• BeeBee.BeeLeaves

    Sense of place. Dog parks are a great way to bring that home. Community centers are what they really are and any time you can have the community dialoguing for a better neighborhood, city, it is a win. Plus the educational possibilities of a dog park, are also a big plus. Good dog ownership is all about educating others on how to be a good dog owner, sometimes at dog parks, sometimes as setting an example. Overall, a good investment for any city. In Los Angeles, a study was funded a few years ago and homes that were near dog parks had higher values. So for real estate, also a good thing. Plus, dogs rock!

  • UnitedWeStand

    According to the AKC……The Ideal Dog Park Should Include . . .
    • One acre or more of land surrounded by a four- to six-foot high chain-link
    fence. Preferably, the fence should be equipped with a double-gated entry
    to keep dogs from escaping and to facilitate wheelchair access.
    • Cleaning supplies, including covered garbage cans, waste bags, and pooperscooper
    stations.
    • Shade and water for both dogs and owners, along with benches and tables.
    • A safe, accessible location with adequate drainage and a grassy area that is
    mowed routinely.
    • If space allows, it is preferable to provide separate areas for small and
    large dogs. This will enable large dog owners to allow their pets to run more
    freely, while protecting smaller dogs who may not be suited to the
    enthusiastic play of larger breeds.
    • Signs that specify park hours and rules and parking close to the site.

  • A DTSA Pioneer

    The “Blue Lot” at the corner of 1st and Bush is underutilized for art and live music shows. Converting it, even temporarily, into a partial dog park would be a positive step forward for our growing city.

    • Good luck with that. The owners of The Lot property and the adjacent”East Village Workshops” are veritable slumlords.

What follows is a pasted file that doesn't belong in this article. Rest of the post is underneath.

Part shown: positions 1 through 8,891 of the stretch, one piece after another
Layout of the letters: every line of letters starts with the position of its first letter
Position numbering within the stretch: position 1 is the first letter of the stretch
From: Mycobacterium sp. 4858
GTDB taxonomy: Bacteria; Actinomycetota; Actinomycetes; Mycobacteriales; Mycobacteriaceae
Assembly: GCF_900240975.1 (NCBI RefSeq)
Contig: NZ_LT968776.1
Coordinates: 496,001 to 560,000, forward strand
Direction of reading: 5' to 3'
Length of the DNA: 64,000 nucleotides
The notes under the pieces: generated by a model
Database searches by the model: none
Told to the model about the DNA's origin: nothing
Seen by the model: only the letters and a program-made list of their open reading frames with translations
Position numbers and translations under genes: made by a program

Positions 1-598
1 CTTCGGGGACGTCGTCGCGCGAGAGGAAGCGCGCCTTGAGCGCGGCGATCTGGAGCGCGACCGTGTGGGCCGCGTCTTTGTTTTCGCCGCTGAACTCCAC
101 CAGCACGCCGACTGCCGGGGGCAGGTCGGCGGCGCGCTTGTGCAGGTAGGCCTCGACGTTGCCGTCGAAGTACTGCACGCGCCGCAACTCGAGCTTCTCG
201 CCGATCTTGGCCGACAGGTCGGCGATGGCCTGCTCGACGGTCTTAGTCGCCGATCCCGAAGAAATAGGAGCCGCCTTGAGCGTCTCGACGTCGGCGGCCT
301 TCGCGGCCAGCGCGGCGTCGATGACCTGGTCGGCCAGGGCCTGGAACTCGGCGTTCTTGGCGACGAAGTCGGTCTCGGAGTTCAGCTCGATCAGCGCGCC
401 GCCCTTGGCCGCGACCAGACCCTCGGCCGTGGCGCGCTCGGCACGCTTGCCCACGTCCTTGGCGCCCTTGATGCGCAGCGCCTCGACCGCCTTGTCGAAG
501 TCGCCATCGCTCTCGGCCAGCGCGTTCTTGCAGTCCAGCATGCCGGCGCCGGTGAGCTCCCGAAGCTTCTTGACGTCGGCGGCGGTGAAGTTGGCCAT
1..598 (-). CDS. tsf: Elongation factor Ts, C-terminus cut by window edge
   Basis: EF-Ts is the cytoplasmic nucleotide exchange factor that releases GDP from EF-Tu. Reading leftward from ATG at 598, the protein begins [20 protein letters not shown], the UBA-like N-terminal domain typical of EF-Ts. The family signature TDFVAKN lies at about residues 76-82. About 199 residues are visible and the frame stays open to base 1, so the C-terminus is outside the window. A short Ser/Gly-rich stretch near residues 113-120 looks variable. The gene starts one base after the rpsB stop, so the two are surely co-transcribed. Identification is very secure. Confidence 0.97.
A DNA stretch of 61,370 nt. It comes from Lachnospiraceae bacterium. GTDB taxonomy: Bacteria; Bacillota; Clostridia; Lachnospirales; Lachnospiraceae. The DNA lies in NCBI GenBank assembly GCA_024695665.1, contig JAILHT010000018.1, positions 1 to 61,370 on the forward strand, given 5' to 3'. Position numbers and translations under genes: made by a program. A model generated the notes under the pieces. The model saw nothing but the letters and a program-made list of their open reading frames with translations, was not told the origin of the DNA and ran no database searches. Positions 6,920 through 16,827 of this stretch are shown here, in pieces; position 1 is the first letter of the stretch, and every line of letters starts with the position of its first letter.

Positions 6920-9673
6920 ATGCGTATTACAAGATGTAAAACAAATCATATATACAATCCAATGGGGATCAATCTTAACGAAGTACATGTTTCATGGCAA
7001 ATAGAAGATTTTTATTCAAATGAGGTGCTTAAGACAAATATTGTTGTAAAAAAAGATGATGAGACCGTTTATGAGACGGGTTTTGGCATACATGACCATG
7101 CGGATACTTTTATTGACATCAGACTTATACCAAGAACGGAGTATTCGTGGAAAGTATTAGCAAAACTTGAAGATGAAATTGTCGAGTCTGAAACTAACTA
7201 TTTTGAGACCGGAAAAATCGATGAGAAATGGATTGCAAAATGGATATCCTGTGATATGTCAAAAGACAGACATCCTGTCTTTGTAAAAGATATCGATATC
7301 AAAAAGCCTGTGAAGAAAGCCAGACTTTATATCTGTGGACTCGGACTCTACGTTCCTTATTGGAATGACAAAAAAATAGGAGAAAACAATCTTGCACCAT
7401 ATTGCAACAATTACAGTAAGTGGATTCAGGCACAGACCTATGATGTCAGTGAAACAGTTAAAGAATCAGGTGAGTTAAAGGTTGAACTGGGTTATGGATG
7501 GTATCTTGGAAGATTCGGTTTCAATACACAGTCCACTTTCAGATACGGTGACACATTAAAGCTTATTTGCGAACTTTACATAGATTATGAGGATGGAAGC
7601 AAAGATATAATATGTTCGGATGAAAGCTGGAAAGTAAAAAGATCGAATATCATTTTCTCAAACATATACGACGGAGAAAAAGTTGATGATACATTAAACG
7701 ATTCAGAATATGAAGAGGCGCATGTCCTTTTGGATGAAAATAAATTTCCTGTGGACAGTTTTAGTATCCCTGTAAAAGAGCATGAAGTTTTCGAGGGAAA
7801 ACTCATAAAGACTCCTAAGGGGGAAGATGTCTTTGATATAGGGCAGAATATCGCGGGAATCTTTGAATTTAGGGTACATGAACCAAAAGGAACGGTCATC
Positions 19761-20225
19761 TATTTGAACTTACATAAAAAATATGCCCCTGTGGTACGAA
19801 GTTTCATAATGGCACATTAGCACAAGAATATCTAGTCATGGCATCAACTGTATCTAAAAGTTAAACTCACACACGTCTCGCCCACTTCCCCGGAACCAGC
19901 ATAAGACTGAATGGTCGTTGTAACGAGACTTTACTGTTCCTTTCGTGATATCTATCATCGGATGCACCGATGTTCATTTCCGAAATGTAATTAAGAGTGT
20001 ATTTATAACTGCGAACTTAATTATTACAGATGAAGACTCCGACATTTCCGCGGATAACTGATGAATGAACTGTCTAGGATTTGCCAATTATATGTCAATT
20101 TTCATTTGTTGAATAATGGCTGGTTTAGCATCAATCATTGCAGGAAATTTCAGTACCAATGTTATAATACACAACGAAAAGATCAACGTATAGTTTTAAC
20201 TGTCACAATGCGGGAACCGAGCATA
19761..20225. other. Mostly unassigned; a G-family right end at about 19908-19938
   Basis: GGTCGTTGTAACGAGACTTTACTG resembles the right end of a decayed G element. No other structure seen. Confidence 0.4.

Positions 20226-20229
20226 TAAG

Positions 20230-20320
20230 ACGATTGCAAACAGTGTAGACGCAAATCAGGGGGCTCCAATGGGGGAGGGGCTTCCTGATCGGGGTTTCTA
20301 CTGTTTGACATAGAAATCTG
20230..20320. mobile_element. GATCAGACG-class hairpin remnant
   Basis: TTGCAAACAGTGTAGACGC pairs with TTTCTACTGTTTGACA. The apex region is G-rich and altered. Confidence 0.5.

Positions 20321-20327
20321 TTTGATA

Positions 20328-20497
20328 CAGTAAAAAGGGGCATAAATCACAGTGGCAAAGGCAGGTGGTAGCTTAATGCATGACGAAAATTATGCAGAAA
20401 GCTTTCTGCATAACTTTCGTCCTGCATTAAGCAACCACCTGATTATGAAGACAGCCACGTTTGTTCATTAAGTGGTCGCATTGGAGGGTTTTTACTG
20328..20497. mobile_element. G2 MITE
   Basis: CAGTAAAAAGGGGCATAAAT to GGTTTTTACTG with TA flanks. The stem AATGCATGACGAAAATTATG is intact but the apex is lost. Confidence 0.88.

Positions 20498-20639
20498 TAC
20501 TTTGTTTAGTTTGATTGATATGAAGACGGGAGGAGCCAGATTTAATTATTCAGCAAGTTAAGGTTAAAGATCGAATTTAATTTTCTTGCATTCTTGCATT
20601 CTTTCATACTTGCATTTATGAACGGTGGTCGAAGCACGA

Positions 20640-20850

• Ryan S

    Thank you Voice of OC for bringing attention to this discussion. I just want to clarify that Downtown Inc. has been taking the lead on finding out if there is interest for a dog park downtown. The answer has been a resounding yes. We have nearly 500 local residents who have expressed strong need for a dog park and we’re excited how a K-9 corner or small dog park could activate Birch Park and connect downtown residents. Some people are upset that we are working to see if the community wants a dog park and say we should only focus on parks for children. We are sympathetic to the lack of park space in Santa Ana and we are strong advocates for inclusive spaces for youth. We view the activation of Birch Park with people and their pets as complimentary, not competitive to the needs of children in our community and we are simultaneously working on developing a skate park and other programming with SAUSD and SAC. Regarding Ms. Harris’ concerns that I did not speak to the Senior Center, I can assure her that I walked in the center asked staff about a dog park. They said it was a great idea and that many of the Seniors have dogs and would like to bring them to the park. Like them, I hope to connect with more pet owners who want to work together to build something for the community.

  • UnitedWeStand

    Dog parks are for PEOPLE who have dogs, they are not just for dogs. Truth be known Orange county is currently very backwards when it comes to providing services for people who have pets. And according to the APPA National Pet Owners Survey by the American Pet Products Association, and the U.S. Pet Ownership & Demographics Sourcebook by the American Veterinary Medical Association, 65% of households have a pet. And according to Reuters, only 43% of households have children. Additionally, Anaheim is also pretty low on the scorecard for parks and both Anaheim and Santa Ana are number 1 and number 2 with the most animals killed at the county animal shelter. But the most telling of how the politicians of Orange County feel about animals, we have ONE county animal shelter serving 2 million people and it is 75 years old. I have seen dogs tied up (tethered) at the doors of mobile homes in Anaheim. Tethering a dog for more than 3 hours in a 24 period is a violation of California law. Tethering a dog for long periods is not only bad for the dog, it poses a danger to humans —it is a high risk factor in serious dog bites and attacks. Dogs unable to retreat from perceived or real threats can act out aggressively when approached. Dogs tethered for long periods can become highly aggressive. Dogs feel naturally protective of their territory; when confronted with a perceived threat, they respond according to their fight-or-flight instinct. A tied dog, unable to take flight, resorts to fight, attacking any unfamiliar animal or person who unwittingly wanders into his or her territory. We should have a dog park at the Orange County Great Park!!!!!

  • Brexit

    Really with all the issues facing the city the best investigative idea you could come up with is the lack of dog parks.

    • disqus_sfdqxABqN7

      SA is one big dog park.